Our 2012 Lollapalooza Faves: Friday
By Tankboy in Arts & Entertainment on Aug 2, 2012 4:00PM
Purple Apple. Photo from their Facebook page.
The first day of Lollapalooza is always the same; the fields fill throughout the day with excited attendees eager to tackle the weekend. And this is a mindset that is difficult to argue against. The festival is what you make of it and fresh-eyed optimism is not a bad way to kick off any weekend. We realize the choices may be overwhelming so our staff has highlighted some bands you may want to add to your schedule (and one that you should strike, should you agree with that correspondent’s reasoning). - Tankboy
12 p.m. on the Google Play stage
Some bands on the schedule intrigued us on name alone, and sometimes it paid off. Animal Kingdom is an ethereal rock trio that comes to us from across the pond. England has a history of producing stadium sized atmospheric acts, and this band is no different. They just released their sophomore album, The Looking Away, in May and the lead single, “Strange Attractor,” drips of big dreamy pop. Fans of Stars, The Naked and Famous and even Metric have a reason to get to the festival early on Friday.
Animal Kingdom also have a free acoustic show at the Apple Store on Michigan Avenue on Thursday at 6 p.m. - Michelle Meywes
First Aid Kit
12 p.m. on the Playstation stage
The first in a string of European bands at this year's fest that deliver a heartier folk/Americana sound then their Stateside counterparts (see also: Tallest Man on Earth and Of Monsters and Men), First Aid Kit is a Swedish duo who deliver soaring harmonies while also delivering an emotional punch like the best folk does. The duo's latest LP, The Lion's Roar, is a collection of tangy, steel-guitar-laden gems that sound like they came from the heart of Tennessee, not the home of ABBA. Their dusty acoustic strums stand up alongside the aforementioned similar acts and are a great way to ease into what will be a long, hot weekend. - Marcus Gilmer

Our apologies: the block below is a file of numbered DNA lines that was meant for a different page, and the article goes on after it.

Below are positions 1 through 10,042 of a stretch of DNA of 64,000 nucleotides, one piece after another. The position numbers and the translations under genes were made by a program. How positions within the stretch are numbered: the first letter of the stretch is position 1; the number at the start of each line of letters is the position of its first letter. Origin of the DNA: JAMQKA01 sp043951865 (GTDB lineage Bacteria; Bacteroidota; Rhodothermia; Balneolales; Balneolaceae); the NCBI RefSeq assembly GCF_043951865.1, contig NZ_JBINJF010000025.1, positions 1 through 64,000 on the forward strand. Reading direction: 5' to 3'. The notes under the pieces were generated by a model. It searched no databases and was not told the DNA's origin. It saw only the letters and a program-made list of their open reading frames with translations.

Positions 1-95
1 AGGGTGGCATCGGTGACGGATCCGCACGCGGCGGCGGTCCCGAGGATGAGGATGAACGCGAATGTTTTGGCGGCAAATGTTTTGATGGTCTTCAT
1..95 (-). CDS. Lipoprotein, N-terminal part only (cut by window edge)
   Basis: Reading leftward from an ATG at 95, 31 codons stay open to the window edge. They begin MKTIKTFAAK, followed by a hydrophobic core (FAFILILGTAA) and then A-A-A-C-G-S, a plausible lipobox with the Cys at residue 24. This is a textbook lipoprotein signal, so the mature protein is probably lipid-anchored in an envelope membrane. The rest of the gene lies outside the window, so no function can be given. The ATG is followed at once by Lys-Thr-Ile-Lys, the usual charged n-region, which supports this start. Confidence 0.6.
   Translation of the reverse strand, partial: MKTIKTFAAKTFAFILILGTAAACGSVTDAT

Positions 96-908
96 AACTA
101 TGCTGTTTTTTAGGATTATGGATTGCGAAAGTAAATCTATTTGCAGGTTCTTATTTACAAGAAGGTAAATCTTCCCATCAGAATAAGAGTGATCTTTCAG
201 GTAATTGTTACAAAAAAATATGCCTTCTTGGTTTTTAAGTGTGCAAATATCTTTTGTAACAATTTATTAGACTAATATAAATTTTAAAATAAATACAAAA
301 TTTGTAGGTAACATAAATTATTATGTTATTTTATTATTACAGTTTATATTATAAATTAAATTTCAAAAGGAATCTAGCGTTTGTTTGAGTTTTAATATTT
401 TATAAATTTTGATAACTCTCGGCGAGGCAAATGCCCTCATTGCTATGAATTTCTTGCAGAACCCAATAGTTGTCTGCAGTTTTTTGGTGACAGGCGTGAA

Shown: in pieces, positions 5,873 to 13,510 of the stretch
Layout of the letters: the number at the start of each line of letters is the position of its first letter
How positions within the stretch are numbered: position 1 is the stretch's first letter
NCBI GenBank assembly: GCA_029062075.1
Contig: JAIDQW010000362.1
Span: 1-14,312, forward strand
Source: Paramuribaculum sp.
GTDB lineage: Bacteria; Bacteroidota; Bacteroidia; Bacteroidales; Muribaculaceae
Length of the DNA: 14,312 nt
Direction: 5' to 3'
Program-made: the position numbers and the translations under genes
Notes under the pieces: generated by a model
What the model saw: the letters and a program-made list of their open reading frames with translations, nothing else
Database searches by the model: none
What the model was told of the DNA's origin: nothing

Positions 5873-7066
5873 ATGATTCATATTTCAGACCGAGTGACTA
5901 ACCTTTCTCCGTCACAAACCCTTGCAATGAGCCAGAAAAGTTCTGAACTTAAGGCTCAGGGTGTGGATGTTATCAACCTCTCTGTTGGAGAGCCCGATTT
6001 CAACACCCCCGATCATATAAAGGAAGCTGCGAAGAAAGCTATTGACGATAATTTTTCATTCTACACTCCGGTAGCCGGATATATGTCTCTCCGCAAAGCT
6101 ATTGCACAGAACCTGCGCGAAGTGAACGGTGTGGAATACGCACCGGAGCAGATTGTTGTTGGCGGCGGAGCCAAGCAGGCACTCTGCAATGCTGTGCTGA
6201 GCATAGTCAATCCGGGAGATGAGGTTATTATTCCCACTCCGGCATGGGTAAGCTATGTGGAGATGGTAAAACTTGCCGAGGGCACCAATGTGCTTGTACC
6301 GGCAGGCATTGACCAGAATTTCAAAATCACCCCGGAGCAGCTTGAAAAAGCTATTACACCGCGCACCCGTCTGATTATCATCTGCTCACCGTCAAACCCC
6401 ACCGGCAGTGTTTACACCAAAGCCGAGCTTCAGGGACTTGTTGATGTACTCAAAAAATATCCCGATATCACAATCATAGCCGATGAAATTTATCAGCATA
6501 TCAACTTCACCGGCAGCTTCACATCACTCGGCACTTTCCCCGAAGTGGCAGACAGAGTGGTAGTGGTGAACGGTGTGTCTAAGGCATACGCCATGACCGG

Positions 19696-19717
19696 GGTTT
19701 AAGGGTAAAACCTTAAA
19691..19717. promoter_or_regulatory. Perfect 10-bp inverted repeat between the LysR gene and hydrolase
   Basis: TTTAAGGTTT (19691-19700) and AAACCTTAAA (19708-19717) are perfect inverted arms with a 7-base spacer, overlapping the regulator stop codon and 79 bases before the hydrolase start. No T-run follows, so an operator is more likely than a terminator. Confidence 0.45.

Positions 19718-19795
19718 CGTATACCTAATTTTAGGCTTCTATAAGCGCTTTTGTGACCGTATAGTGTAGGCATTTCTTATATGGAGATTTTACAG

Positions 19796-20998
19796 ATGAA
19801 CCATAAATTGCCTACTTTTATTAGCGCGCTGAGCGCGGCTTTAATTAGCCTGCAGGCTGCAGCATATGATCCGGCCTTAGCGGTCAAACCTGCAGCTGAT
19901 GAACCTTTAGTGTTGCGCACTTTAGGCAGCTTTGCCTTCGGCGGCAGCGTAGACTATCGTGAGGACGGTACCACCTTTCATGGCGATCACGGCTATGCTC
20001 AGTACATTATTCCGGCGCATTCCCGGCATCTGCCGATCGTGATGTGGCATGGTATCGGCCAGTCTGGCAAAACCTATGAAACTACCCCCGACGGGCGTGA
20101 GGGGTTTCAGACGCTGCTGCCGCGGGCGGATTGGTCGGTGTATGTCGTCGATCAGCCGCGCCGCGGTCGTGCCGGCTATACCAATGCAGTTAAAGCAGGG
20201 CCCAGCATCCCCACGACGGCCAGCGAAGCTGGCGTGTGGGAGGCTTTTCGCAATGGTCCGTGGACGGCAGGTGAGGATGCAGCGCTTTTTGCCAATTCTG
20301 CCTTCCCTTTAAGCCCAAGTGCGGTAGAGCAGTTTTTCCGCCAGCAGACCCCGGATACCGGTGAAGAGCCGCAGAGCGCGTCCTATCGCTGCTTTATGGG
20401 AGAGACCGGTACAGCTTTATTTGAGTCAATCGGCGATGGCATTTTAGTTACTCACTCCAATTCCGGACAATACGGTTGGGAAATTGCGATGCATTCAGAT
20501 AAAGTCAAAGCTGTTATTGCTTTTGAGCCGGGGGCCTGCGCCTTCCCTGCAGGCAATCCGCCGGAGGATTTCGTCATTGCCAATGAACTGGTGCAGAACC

Brooks Nielsen of The Growlers. Photo by Samantha Abernethy.
12:45 p.m. on the Red Bull Soundstage
The best way to describe The Growlers is to say: They're from California. Their look, their sound ... it's like they rolled out of a tent on the beach and rode their surfboards to Chicago. The singer mumbles and groans and, well, growls over familiar surf sounds drenched in psychedelic reverb. Their music is simultaneously dark and danceable. It'd make the perfect soundtrack for a film about ghosts going surfing. Samantha Abernethy
2:10 p.m. on the BMI stage
It’s been a long road for Kevin Devine. In 2006 the singer/songwriter got what he thought was his big break when Capitol Records released his album, Put Your Ghost to Rest, but he was subsequently dropped from the label during their merger with Virgin. So he hit the road with his Goddamn Band (his descriptor, not ours), and instead built a fan base through nonstop touring.
The New York native is now on his sixth studio album, Between the Concrete & Clouds, on which he’s shifted his writing focus from words first to music first, resulting in shorter, tighter pop songs. Devine has always had a diverse palette, and this record gets raw, but stays melodic. The title song, which started out as a 7-inch single, is the perfect example. “It was this plaintive, acoustic thing,” he says, “and then we thought that it should sound like it’s on In Utero, and opened it out to this gnarly guitar solo and shrieking feedback, but kept the vocal performance where it’s not screaming your lungs out.”
Kevin Devine and the Goddamn Band also open for Dr. Dog in Thursday’s sold out official Lolla aftershow at Lincoln Hall. - Michelle Meywes
2:30 p.m. on the Kidz stage (and Saturday, 12:30 p.m. on the Kidz stage)
Purple Apple is three Chicago-area girls in their very early teens and their babysitter on drums. We know this sounds like some sitcom dreamed up by the creators of The Partridge Family but we swear this combo is legit. They hit the scene a few years ago playing simple but incredulously catchy power-pop and have since turned into a tight, rockin’ unit grizzled by years on the road. O.K., we made the “years on the road” part up, but we have enjoyed watching this quartet grow from a slightly timid stage presence into self-confident commandeers of the stage. They may be playing the Kidz Stage, but Purple Apple is the kind of band we think every little girl and boy should see to get them fired up about their own potential to be rock stars, and every adult will appreciate, mouths agape, since these girls are talented beyond their years. - Tankboy / Jim Kopeny